One study of rifabutin-based therapy reported an eradication rate over 70% (72.7%, 95%CI: 67.3%–77.7%, PP analysis; 71.5%, 95%CI: 66.1%–76.5%, ITT analysis). Although rifabutin-resistant H. pylori has been reported, rifabutin-based regimens may be useful as rescue therapies because rifabutin can be used without culture and antibiotic susceptibility testing. Also, furazolidone-resistant H. pylori is rare; the drug afforded satisfactory eradication rates (relative risk = 1.17, 95%CI: 1.05–1.31). In a multivariate analysis, an increased eradication rate when using high-dose furazolidone was noted (OR = 1.5, 95%CI: 1.3-2.7; P < 0.001). According to a recent in vitro analysis, there were no strains resistant to rifabutin or furazolidone among multi-drug resistant H. pylori (minimum inhibitory concentration < 0.008 and < 0.5 μg/mL, respectively). This suggests that rifabutin- and furazolidone-containing regimens have promise as rescue therapies. However, there is controversy over the use of furazolidone-containing regimens because of the drug’s potential carcinogenicity. Thus, furazolidone-containing regimens are recommended only in areas with high rates of resistance and for patients who have multiple prior treatment failures and have received patient counseling[29,31].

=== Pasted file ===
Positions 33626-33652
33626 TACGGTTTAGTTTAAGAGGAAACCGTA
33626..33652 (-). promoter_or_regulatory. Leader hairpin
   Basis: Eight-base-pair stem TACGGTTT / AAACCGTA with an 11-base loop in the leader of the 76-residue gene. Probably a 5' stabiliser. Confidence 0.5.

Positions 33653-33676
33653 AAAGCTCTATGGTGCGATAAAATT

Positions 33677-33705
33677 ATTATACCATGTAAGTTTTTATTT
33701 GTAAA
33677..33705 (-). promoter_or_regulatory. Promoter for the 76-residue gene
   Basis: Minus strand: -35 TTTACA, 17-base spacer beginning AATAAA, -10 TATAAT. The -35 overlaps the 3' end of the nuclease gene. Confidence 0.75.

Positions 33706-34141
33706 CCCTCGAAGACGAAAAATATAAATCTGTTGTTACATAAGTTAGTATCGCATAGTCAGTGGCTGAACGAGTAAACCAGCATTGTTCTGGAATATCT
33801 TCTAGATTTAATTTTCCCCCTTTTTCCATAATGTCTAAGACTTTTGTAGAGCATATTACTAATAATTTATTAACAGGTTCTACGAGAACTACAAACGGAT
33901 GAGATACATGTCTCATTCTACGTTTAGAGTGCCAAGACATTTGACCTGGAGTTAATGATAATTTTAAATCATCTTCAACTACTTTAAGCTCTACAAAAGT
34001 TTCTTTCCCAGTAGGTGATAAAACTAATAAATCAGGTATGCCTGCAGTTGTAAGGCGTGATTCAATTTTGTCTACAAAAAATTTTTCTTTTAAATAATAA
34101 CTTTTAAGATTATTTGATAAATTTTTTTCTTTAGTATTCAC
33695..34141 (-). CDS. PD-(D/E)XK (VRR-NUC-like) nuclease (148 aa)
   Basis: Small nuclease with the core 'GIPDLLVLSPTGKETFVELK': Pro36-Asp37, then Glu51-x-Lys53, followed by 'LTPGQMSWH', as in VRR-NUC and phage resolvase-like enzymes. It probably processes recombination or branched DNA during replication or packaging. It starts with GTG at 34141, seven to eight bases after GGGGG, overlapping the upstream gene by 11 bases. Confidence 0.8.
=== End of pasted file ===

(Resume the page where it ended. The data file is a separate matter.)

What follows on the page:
The limitations of this study included the small number of patients, due to the single-center design. Also, we did not culture H. pylori. The strengths of our study include its randomized controlled design and the acceptable therapeutic efficacy in both the mBCQT and CT groups. In conclusion, both mBCQT and CT are promising empirical first-line regimens in an area exhibiting high-level clarithromycin resistance. However, mBCQT is somewhat preferable, considering both side effects and compliance. A large-scale prospective study is required to validate our findings.